Extended Data Fig. 8 Longitudinal Env amino acid divergence from the input virus and relationship with viral load in the plasma.

The number of amino acid differences between the infecting viral clone SIVmac239 and each SGA amplicon was determined using Geneious. a, Violin plots show the frequency distribution of the number of amino acid differences between sequences at each time point in each macaque. The solid line indicates the median number of amino acid differences for each individual Env sequence; the dotted lines indicate the quartiles. Peak viral load (VL) (red), pre-ART (blue) and reactivation (green) time points are shown. The animal ID and the three time points are indicated on the x axis. Statistical differences between time points for each macaque were determined by performing multiple comparisons using a Kruskal–Wallis test with Dunn’s correction. b, The average number of sequence differences for each macaque at the reactivation time point is plotted on the y axis, and the corresponding plasma viral loads are plotted on the x axis on a log10 scale. Correlation coefficients are calculated using the Spearman’s rank-order correlation (two-tailed, no adjustments).

Extended Data Fig. 9 Highlighter plots of longitudinal SGA-derived Env amino acid sequences.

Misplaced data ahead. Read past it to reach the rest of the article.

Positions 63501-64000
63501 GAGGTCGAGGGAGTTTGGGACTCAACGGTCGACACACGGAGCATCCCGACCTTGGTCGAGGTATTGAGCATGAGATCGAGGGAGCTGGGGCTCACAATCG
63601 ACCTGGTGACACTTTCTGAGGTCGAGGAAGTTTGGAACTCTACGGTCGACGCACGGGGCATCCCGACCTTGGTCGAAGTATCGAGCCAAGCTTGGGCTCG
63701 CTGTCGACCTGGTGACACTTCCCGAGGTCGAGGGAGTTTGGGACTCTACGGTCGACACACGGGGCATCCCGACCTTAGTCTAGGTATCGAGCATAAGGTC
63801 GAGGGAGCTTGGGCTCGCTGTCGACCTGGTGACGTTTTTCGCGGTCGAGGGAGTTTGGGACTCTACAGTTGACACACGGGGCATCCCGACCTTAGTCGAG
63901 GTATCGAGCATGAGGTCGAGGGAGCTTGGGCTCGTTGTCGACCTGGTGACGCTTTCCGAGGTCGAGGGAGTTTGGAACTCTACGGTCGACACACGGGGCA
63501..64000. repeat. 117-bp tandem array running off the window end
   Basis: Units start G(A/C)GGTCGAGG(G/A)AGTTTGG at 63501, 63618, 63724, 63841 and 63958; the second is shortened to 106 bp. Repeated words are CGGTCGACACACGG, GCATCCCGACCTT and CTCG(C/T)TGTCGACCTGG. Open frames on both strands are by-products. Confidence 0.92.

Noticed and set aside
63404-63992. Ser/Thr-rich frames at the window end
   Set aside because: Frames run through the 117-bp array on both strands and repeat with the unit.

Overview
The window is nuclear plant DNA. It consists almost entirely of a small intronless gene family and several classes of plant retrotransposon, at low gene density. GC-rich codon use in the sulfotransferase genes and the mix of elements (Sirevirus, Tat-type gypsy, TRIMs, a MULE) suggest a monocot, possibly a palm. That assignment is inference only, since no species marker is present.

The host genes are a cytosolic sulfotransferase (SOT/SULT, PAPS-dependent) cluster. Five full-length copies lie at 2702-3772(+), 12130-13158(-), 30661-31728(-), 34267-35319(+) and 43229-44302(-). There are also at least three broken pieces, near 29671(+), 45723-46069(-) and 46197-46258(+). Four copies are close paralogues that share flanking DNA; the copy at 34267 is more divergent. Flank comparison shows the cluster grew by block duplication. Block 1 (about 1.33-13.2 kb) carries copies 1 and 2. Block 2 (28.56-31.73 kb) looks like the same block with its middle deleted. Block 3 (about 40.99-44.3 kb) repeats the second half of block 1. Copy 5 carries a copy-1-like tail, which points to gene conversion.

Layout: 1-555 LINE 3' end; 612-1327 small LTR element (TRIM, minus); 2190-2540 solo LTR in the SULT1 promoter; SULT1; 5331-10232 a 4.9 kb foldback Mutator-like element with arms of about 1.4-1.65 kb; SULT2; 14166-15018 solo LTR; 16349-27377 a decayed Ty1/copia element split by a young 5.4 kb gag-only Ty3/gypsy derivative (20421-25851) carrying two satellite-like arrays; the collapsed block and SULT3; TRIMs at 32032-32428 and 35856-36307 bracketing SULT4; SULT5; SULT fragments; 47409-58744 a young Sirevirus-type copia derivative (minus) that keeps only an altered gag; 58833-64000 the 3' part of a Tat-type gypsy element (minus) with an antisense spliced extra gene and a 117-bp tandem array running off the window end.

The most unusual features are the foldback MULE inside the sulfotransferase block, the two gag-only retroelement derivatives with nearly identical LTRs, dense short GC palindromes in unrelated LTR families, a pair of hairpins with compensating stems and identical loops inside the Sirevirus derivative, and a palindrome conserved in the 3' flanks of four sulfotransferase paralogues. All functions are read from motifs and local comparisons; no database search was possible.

Highlighter plots were generated for six representative macaques that were depleted of CD8 and treated with N-803 using Env sequences from peak VL (red box), pre-ART (blue box) and reactivation (green box) time points. The Env sequence of the SIVmac239 clone used for infection is included as the master (reference) sequence in each plot. The position of N-linked glycosylation sites on the master sequence are indicated by pink circles. Each tick represents an amino acid difference from the master sequence, as indicated in the key. Blue diamonds indicate the loss of an N-linked glycosylation site.

Extended Data Table 1 Viral loads from macaque and humanized mouse studies

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McBrien, J.B., Mavigner, M., Franchitti, L. et al. Robust and persistent reactivation of SIV and HIV by N-803 and depletion of CD8+ cells. Nature 578, 154–159 (2020).